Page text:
We sat on the couch quiet for a while before I admitted that if I didn’t utter the fact aloud I could pretend it didn’t happen. We stayed up for a long time talking that night. He was so incredibly tender with me I thought that alone would be my undoing. He coaxed me into his arms and told me we would get through it together. We mourned for our loss and shared our pain. Together. We talked about how it was a harsh reminder of how we had taken things for granted. The pregnancy for granted. Harper’s life for granted. We talked and cried and embraced each other until finally, in the wee hours of the morning, we fell asleep, completely emotionally and physically drained.

Somewhere in the midst of all of that, I managed to call my mom to ask her to come down and watch the kids so that my husband could be with me during the delivery. Thank God for my mom. She texted me no more than 10 minutes after I had hung up with her with the flight information and informed me she would be taking a cab to our house, and to not worry about picking her up. She’d be there in a few short hours.

The kids woke up the next morning at their usual time and my husband and I took comfort in routine. We weren’t thinking about it until we had to. We decided we weren’t going to tell the kids until after the delivery so we needed to keep upbeat so that they wouldn’t sense something was wrong. Sure enough, the doorbell rang mid-morning.

Game face. I WILL NOT BREAK DOWN. I WILL NOT BREAK DOWN. Game face. You got this. GAME FACE. 

God, if I hadn’t repeated that to myself 10 times before I opened the door. It wasn’t that I needed to pretend in front of my mom. It was that I didn’t want to, no couldn’t break down in front of my kids. I wouldn’t. So as my mom hugged me, I whispered “Happy face. They don’t know, and I don’t want to tell them until after.” She nodded and as only she can do, she changed the subject and diverted the attention to the kids. Perfect.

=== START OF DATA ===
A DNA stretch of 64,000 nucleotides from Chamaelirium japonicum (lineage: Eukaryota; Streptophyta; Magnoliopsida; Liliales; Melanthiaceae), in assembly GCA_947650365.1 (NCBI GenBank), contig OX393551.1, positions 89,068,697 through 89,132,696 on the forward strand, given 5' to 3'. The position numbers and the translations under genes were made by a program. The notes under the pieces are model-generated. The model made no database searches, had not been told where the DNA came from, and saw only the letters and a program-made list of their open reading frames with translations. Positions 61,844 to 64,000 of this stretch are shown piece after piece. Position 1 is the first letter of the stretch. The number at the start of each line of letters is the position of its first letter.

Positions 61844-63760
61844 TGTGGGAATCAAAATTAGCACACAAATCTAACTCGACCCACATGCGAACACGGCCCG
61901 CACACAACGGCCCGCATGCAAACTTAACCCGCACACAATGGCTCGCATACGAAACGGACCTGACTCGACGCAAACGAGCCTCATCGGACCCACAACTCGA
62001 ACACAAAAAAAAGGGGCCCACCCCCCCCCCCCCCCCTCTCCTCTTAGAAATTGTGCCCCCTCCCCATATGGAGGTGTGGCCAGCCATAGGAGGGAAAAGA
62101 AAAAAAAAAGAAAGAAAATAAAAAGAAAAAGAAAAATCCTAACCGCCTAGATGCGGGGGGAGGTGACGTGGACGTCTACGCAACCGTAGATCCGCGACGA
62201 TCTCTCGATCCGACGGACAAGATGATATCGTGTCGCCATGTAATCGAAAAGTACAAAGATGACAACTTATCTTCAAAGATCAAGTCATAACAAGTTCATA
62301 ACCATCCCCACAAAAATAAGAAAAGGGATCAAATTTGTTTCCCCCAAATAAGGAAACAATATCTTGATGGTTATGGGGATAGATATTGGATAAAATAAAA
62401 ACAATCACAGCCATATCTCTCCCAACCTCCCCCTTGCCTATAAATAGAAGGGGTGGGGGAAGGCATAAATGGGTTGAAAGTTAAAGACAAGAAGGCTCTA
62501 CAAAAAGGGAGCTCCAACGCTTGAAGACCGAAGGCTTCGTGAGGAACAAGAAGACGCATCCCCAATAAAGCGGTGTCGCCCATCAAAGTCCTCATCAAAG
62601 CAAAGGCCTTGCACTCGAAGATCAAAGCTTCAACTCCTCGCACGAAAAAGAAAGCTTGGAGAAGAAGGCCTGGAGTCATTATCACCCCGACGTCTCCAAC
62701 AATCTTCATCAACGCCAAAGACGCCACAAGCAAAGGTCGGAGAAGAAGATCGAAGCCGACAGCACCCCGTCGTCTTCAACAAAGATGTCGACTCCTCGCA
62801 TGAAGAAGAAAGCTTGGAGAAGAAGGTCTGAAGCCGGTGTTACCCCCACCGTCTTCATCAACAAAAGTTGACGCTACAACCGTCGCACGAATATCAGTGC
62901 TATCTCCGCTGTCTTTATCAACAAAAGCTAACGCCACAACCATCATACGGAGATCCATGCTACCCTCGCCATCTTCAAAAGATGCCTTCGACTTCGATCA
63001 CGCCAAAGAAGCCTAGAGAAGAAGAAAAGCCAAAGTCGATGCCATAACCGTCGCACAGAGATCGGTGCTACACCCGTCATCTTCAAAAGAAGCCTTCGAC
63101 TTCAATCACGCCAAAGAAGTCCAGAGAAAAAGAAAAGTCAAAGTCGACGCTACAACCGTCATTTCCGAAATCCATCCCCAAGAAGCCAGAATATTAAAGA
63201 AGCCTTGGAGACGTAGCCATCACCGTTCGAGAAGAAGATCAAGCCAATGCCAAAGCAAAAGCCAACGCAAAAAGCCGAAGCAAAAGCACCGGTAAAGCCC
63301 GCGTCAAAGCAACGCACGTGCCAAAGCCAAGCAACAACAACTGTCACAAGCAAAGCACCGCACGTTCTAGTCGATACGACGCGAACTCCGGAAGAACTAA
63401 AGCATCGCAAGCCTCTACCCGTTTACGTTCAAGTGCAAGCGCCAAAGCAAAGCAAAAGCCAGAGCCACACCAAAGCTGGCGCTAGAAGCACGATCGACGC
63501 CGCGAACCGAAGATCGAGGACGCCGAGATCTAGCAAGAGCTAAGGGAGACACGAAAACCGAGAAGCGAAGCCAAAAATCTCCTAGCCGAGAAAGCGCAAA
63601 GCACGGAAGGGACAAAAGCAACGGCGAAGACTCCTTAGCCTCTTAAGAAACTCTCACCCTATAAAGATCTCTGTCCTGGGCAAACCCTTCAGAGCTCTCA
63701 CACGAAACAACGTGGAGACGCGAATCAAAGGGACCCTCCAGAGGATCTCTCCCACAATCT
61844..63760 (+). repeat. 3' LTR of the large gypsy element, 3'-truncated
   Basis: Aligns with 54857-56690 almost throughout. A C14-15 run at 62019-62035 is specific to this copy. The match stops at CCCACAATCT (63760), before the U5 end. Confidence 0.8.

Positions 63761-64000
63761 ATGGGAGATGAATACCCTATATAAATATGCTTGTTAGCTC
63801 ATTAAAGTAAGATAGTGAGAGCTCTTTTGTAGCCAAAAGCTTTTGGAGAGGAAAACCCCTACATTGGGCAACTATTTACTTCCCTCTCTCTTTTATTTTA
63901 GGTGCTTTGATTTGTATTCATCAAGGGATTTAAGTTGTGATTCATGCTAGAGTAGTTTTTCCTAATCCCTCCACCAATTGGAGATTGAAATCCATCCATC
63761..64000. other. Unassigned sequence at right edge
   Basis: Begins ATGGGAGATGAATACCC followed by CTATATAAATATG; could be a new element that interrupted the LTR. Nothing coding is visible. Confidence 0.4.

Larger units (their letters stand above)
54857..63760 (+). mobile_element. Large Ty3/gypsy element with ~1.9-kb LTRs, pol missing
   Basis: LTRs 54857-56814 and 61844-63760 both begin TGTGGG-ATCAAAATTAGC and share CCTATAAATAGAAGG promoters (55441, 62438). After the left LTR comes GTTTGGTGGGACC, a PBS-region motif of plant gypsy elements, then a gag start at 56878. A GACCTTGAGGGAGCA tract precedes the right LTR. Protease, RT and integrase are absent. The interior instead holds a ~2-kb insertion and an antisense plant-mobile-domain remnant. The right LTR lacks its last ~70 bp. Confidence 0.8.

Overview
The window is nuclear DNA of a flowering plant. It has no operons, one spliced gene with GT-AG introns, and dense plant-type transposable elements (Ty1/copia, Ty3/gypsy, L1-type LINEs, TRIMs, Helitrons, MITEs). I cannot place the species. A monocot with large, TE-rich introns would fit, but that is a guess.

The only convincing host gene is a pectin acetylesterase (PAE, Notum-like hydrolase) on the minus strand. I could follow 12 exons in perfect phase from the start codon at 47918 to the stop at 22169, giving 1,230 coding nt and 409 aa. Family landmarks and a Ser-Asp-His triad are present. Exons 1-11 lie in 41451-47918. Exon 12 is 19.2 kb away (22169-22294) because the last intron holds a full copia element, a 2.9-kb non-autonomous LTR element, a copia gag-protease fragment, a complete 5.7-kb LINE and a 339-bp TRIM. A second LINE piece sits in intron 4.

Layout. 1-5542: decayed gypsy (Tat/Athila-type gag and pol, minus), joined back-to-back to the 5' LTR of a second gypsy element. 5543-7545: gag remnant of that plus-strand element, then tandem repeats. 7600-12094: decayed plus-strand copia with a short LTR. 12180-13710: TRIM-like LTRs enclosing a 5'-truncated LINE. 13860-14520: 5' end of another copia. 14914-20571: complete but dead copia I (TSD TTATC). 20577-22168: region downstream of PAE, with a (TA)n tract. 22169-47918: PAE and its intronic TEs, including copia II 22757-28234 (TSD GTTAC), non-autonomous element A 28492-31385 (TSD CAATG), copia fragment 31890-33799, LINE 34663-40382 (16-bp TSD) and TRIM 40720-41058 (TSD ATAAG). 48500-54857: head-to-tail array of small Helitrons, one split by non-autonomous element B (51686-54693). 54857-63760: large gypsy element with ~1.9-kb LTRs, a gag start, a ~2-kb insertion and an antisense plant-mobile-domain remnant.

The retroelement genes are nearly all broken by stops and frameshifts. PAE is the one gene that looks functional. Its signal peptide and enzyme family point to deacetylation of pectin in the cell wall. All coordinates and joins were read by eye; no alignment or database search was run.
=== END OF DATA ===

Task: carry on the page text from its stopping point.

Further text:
We talked briefly later in the day about what had happened and what the plan was for the following morning.

I was checked into the hospital by 7:00 AM Tuesday morning, with my first dose of Cytotec by 9:30 AM. I was already 1 cm dilated before any medication though only minimally effaced.

Between 7:00 AM and 9:30 AM I had started researching stillbirths. Statistics, causes, organizations. Ready for it?

Less than 1% of stillbirths occur in the 3rd trimester of pregnancy. Another less than 1% chance. Apparently I’m destined to have rare awful medical things happen to me. Great. When I mentioned it to the midwife who was delivering me, she made a comment about how it broke her heart that we had been through a “less than 1% chance issue” with the chorioangioma and now this.

Good thing I have a cancer policy and a good life insurance plan. Yeah. I was feeling rather morbid that day.

That wasn’t the end of the “rarities” either. Severe shoulder and neck pain are a sign of miscarriage and/or stillbirth. Rare, but a sign. I had had some serious shoulder pain the week prior and had even had an appointment with both the chiropractor and their in-house massage therapist the day before Halloween.

Fuck me. I should have known. I should have at least told someone. Called the midwife. Something. Fuck. Fuck me. I said nothing and now she’s gone.

By 1:30 PM nothing was happening. I had dilated a little more but I wasn’t feeling contractions.  More Cytotec. More reading. More researching. I had already sent my husband home for lunch and to help with getting the kids down so when my teeth started chattering from the chills the Cytotec was giving me, I texted him to request socks and a blanket. The four hospital blankets I had piled on me were doing nothing to keep the goosebumps at bay. When he returned, he mentioned he had missed my message so he had stopped by the store to buy brand new fluffy socks and a new blanket, covered in penguins and polar bears.

I remember idly thinking that it was just past Halloween and felt bad for Thanksgiving that it got by-passed. Stupid brain and its stupid musings.

By 2:30 PM, I had a slight fever to go along with my chills. Splendid. More waiting.

My midwife stopped back in at 5:30 PM to check in on my progress. Five centimeters but I was achy not contracting. Time to up the ante. She conferred with the OBGYN and gave me a double dose of Cytotec.

Well, hello there fever! I was over 103. Freezing but apparently on fire at the same time. And those contractions I hadn’t been feeling earlier hit me like a brick wall.

Damn if I didn’t fall more in love with my husband that day. He was the best coach I have ever had. Attentive but not pushy, reminding me to relax through my contractions. Those bad boys were a doozy. Forget timing them. I barely had time to catch my breath before another whopper squeezed me like a steel trap door.

“Babe, you’re going to probably want to get your epidural soon. Remember, they need to give you that bag of fluid before. She said it’d take about half an hour. Don’t wait too long.”

“Yyyyyep.” My teeth were still chattering. Stupid meds.

“Want me to call for the epidural?”

“Nnnnope.”

“Are you still cold?”